Love these thoughts about real manhood and womanhood, Lynne! There’s so much variation, and we should just be focusing on acting like Christ.

      Reply
    • Anon

      I think you are spot on with the gender transition thing – I’m so glad it wasn’t so widely talked about/encouraged when I was a teen, because otherwise, I’m sure some well meaning person would have tried to ‘help me transition’. I regularly said I hated being a girl/wanted to be a boy etc. But if I look at the reasons behind it, what I hated was the sterotypes I was expected to conform to (younger girls love playing mummys and daddys or nursing dollies, older girls love makeup and pretty dresses and NO nice girl likes climbing trees, building forts or playing with railway sets/construction sets or being ‘loud’ and ‘unladylike’) and my discomfort over the way adults reacted to my changing body (commenting audibly on the breast size of young teen girls was common). I’m actually really happy in the body I have – I’m just not happy with other people’s expectations of it!

      Reply
  13. Bethany

    I hope you have a wonderful Christmas with peace and joy and time with your family!
    I watched the video you dud with Sarah and I just felt for you so much as you were patiently answering a lot of difficult questions from many people who sounded quite upset with thd study results you presented.
    I thought you and Rebecca handled it with such grace! I have great compassion for the women who have suffered such abuse – many times from men addicted to porn…I also think though that what your recent study found is such encouraging news!!
    It encourages my heart as I think about my own children’s futures and what they will face! I will not accept defeat for them and will do everything I can to equip them with the truth that can set them free, no matter what they may face!
    Unfortunately there are pockets in churches and communities where every man probably does use porn and objectify women…but it’s NOT like that everywhere!!
    We must not normalize this kind of behavior and have to call it what it is – sin! A sin that has the potential to destroy all in its path.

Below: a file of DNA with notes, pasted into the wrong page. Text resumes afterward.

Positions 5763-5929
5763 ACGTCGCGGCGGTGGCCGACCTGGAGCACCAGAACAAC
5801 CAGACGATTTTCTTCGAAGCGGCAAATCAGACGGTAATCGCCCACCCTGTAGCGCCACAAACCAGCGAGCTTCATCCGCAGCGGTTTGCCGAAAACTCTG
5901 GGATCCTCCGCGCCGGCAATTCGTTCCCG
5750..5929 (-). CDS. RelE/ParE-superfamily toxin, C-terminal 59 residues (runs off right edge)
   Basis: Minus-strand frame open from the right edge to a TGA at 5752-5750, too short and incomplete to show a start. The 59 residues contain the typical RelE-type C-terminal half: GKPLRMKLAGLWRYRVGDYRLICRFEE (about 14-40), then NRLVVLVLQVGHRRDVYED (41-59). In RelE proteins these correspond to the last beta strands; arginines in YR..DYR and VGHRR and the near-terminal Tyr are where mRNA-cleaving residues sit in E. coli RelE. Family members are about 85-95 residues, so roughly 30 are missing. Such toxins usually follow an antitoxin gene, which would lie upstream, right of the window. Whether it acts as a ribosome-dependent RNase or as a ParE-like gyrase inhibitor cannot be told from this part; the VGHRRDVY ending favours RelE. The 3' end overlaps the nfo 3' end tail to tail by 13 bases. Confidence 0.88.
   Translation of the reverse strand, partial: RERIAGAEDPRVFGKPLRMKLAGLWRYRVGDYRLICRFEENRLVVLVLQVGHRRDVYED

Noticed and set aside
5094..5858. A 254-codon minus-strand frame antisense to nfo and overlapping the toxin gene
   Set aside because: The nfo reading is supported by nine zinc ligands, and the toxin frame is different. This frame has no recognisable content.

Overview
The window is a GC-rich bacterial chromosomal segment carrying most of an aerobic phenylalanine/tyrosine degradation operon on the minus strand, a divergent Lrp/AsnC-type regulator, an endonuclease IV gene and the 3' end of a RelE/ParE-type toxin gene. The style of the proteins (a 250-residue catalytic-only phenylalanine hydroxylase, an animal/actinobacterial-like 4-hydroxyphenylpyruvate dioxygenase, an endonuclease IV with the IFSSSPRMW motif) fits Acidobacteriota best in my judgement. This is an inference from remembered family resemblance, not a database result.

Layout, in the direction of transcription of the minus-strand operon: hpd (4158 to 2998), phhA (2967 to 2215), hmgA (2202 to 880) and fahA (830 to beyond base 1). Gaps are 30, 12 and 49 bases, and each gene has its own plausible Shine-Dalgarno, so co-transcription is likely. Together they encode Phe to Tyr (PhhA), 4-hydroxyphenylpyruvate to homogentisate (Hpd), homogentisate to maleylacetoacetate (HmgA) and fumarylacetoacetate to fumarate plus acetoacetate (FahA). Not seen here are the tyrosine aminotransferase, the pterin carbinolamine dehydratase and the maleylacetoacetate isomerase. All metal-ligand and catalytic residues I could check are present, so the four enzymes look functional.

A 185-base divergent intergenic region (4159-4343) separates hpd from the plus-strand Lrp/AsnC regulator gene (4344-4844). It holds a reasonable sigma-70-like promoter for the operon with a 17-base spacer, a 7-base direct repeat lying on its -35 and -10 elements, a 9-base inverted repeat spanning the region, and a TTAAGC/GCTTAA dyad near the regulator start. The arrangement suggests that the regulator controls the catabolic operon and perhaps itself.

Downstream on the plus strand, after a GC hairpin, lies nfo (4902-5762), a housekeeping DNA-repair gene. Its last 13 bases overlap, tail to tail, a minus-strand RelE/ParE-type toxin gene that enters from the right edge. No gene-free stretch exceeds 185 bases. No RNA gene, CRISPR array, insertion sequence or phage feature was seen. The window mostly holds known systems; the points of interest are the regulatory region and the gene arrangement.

We have to start seeing the pattern of teachings and beliefs that are causing such problems and call them out!
    I think about which groups of people appear to have the biggest problems in the areas of porn use, rape, objectification and more, and it’s always among those who do not respect women in their teachings, beliefs, and thinking, and who hold to certain doctrines that are actively harming both men and women in these areas.

    You are a bright light shining in the darkness and we need your voice!! Please, take the rest and breaks you need but don’t quit! You and Rebecca and Joanna are changing lives and shaking the foundations of these toxic, long-held religious beliefs that have destroyed so many lives and relationships!
    Don’t listen to those opposing you! You have SO many who stand with you and are eternally grateful for the truth you have and are bringing to light!
    When I listen to you share and answer questions people bring I keep thinking how you feel like a friend, even though we’ve never met!
    I love Rebecca’s spunk and how you both just tell it like it is! If I were close to you guys I would so love to meet you and share with you personally how you have affected my life in such a positive way!
    I pray for encouragement to wash over each of you like a flood – silencing the voices that would seek to tear down, and bringing strength to your hearts!
    My Mom shared this quote with me at a time when I wondering if my voice was even making a difference…and it so encouraged me:
    “Courage is contagious. When a brave man (or woman) takes a stand, the spines of others are stiffened.”

    Your courage is contagious!!

    Reply
    • Sheila Wray Gregoire

      Thank you so much, Bethany! I really appreciate that. We have such a busy new year ahead of us, and I do think it’s going to be emotionally draining, so I hope we’re able to get some rest this Christmas. I know our results are difficult for some to swallow, but I think they’re still very, very high.

      Reply
  14. Jess

    99% is obviously impossible, far higher then those with the ability to access it. Frankly it’s as sexist as claiming 99% of women are a stereotype. Nor do I understand those adamant against the idea that God could make a measurable difference in people lives.

    Reply
    • Sheila Wray Gregoire

      I know, Jess. I know it comes from a place of deep pain, but it is sad.

      Reply